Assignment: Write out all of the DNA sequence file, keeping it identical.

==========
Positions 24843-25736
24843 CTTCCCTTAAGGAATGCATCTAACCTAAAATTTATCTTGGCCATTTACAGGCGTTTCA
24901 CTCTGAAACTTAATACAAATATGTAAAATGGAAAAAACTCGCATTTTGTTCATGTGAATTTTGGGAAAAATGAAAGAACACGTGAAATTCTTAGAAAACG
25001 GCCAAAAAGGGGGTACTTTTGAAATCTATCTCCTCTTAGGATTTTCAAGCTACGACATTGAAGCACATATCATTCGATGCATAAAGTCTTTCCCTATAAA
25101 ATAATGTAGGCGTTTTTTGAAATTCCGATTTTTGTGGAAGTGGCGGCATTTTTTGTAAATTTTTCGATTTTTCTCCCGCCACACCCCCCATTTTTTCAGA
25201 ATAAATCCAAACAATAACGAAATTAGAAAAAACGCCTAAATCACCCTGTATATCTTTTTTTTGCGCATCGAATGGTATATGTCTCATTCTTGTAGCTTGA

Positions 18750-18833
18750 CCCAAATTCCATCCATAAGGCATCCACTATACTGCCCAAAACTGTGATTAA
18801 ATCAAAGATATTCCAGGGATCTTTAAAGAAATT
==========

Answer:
Positions 24843-25736
24843 CTTCCCTTAAGGAATGCATCTAACCTAAAATTTATCTTGGCCATTTACAGGCGTTTCA
24901 CTCTGAAACTTAATACAAATATGTAAAATGGAAAAAACTCGCATTTTGTTCATGTGAATTTTGGGAAAAATGAAAGAACACGTGAAATTCTTAGAAAACG
25001 GCCAAAAAGGGGGTACTTTTGAAATCTATCTCCTCTTAGGATTTTCAAGCTACGACATTGAAGCACATATCATTCGATGCATAAAGTCTTTCCCTATAAA
25101 ATAATGTAGGCGTTTTTTGAAATTCCGATTTTTGTGGAAGTGGCGGCATTTTTTGTAAATTTTTCGATTTTTCTCCCGCCACACCCCCCATTTTTTCAGA
25201 ATAAATCCAAACAATAACGAAATTAGAAAAAACGCCTAAATCACCCTGTATATCTTTTTTTTGCGCATCGAATGGTATATGTCTCATTCTTGTAGCTTGA

Positions 18750-18833
18750 CCCAAATTCCATCCATAAGGCATCCACTATACTGCCCAAAACTGTGATTAA
18801 ATCAAAGATATTCCAGGGATCTTTAAAGAAATT